The cyber security design principles emphasize psychology over technology. Here is a collection of scientific studies, research papers, design books, and related resources.
This is part of a series on designing cyber security capabilities. To see other articles in the series, including a full list of design principles, click here.
Paths They Take
Number of steps; Familiarity of each step; Friction at each step.
Shosuke Suzuki, Victoria M. Lawlor, Jessica A. Cooper, Amanda R. Arulpragasam, Michael T. Treadway. Distinct regions of the striatum underlying effort, movement initiation and effort discounting. Nature Human Behaviour, 2020; DOI: 10.1038/s41562-020-00972-y
G. Suri, G. Sheppes, C. Schwartz, J. J. Gross. Patient Inertia and the Status Quo Bias: When an Inferior Option Is Preferred. Psychological Science, 2013; DOI: 10.1177/0956797613479976
ulia Watzek, Sarah F. Brosnan. Capuchin and rhesus monkeys show sunk cost effects in a psychomotor task. Scientific Reports, 2020; 10 (1) DOI: 10.1038/s41598-020-77301-w
Choices They Make
Number of choices; Predictability of the choice; Cognitive load of each choice.
Choosing Not to Choose, by Cass Sunstein
How to Decide: Simple Tools for Making Better Choices, by Annie Duke
Being Wrong: Adventures in the Margin of Error, by Kathryn Schulz
Think Again: The Power of Knowing What You Don’t Know, by Adam Grant
Sunstein, C. (2020). Sludge Audits. Behavioural Public Policy, 1-20. doi:10.1017/bpp.2019.32
Soman, Dilip and Cowen, Daniel and Kannan, Niketana and Feng, Bing, Seeing Sludge: Towards a Dashboard to Help Organizations Recognize Impedance to End-User Decisions and Action (September 27, 2019). Research Report Series Behaviourally Informed Organizations Partnership; Behavioural Economics in Action at Rotman, September 2019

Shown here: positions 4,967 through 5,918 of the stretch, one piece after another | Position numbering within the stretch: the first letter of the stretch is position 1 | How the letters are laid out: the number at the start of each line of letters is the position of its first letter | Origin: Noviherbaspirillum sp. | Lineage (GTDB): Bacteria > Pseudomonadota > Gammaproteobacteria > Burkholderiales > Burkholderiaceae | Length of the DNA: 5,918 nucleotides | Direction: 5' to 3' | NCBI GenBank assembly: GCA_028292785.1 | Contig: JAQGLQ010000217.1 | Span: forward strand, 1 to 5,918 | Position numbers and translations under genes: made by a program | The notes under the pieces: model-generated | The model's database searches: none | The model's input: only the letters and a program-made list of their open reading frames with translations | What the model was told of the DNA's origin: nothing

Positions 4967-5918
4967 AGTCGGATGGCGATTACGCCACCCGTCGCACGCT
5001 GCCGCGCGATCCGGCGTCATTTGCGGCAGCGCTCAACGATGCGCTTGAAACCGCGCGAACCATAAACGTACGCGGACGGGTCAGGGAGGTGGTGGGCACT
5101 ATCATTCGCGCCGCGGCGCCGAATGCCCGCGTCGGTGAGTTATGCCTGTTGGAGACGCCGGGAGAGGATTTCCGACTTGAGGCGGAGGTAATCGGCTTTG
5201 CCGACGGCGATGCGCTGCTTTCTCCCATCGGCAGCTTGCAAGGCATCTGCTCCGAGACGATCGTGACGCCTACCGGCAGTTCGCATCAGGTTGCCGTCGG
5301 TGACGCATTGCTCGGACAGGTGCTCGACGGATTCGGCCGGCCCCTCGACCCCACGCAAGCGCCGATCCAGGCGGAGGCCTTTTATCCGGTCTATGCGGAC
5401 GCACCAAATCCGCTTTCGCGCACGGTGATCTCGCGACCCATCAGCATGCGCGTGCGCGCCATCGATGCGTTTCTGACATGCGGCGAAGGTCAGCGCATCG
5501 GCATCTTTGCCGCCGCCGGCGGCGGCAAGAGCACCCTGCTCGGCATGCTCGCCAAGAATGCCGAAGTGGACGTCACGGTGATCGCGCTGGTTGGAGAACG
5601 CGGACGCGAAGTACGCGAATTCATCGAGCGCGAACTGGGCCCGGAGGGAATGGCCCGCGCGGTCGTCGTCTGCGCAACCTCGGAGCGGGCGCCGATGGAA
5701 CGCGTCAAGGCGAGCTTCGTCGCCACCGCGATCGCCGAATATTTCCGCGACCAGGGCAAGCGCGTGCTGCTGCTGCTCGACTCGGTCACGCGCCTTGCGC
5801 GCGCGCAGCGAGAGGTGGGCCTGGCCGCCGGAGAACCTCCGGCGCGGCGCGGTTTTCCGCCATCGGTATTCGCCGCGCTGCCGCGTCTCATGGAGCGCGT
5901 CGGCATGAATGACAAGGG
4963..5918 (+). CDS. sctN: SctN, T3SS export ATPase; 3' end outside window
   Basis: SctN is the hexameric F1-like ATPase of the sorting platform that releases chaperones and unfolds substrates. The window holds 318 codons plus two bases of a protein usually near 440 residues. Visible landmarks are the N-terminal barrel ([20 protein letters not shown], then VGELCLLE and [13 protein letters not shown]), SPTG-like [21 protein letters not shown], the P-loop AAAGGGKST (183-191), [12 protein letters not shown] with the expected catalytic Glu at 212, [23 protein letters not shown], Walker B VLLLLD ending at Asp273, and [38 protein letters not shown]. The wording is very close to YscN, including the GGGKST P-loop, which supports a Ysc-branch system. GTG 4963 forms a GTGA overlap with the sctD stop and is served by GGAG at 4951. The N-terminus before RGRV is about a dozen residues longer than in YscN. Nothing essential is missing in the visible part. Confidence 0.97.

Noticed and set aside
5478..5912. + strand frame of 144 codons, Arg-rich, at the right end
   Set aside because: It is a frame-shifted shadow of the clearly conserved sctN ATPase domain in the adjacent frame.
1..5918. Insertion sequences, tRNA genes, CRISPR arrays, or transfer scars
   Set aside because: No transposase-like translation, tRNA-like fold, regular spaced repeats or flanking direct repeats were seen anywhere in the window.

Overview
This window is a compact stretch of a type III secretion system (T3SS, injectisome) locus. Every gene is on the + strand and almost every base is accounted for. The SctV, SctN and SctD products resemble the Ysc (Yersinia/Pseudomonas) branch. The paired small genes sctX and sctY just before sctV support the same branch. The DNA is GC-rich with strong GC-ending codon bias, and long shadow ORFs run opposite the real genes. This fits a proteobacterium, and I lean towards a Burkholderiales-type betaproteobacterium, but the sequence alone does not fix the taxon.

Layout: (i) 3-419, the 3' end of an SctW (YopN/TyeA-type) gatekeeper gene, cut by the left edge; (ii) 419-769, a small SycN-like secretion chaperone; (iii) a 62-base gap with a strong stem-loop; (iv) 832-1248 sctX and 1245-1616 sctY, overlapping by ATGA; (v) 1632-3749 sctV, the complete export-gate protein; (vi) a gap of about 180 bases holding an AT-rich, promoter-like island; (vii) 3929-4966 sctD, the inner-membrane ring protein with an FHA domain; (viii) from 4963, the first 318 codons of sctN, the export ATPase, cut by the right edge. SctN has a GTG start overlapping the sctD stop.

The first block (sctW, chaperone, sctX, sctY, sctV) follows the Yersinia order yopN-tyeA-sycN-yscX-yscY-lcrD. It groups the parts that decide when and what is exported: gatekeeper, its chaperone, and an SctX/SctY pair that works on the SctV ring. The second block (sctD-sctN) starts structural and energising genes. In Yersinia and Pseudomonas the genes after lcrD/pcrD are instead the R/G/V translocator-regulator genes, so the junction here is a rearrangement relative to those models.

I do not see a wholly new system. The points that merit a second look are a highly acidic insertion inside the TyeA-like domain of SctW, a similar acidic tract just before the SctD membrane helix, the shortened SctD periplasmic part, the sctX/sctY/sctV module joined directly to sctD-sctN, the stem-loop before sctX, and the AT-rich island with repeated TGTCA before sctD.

Chadd, I., Filiz-Ozbay, E. & Ozbay, E.Y. The relevance of irrelevant information. Exp Econ (2020). // Unavailable options and irrelevant information often cause people to make bad choices. The likelihood of poor decisions is even greater when people are presented with both.
Thomas L. Saltsman, Mark D. Seery, Deborah E. Ward, Veronica M. Lamarche, Cheryl L. Kondrak. Is satisficing really satisfying? Satisficers exhibit greater threat than maximizers during choice overload. Psychophysiology (2020). // To get past frustration, satisficers make a speedy choice instead of thinking too deeply about the choices being presented.
Stuart Mills. Personalized Nudging. Cambridge University Press (2020). // Choice architects can personalize both the choices being nudged towards (choice personalization) and the method of nudging itself (delivery personalization).
Gabrielle S. Adams, Benjamin A. Converse, Andrew H. Hales, Leidy E. Klotz. People systematically overlook subtractive changes. Nature, 2021; 592 (7853). // People approaching a problem rarely think removing something as a solution. People almost always add something whether it helps or not.
The behavior we want people to perform.
Hall, Jonathan D. and Madsen, Joshua, Can Behavioral Interventions Be Too Salient? Evidence From Traffic Safety Messages (September 16, 2020).
Barriers preventing people from completing the behavior.
Helen Demetriou, Bill Nicholl. Empathy is the mother of invention: Emotion and cognition for creativity in the classroom. Improving Schools (2021).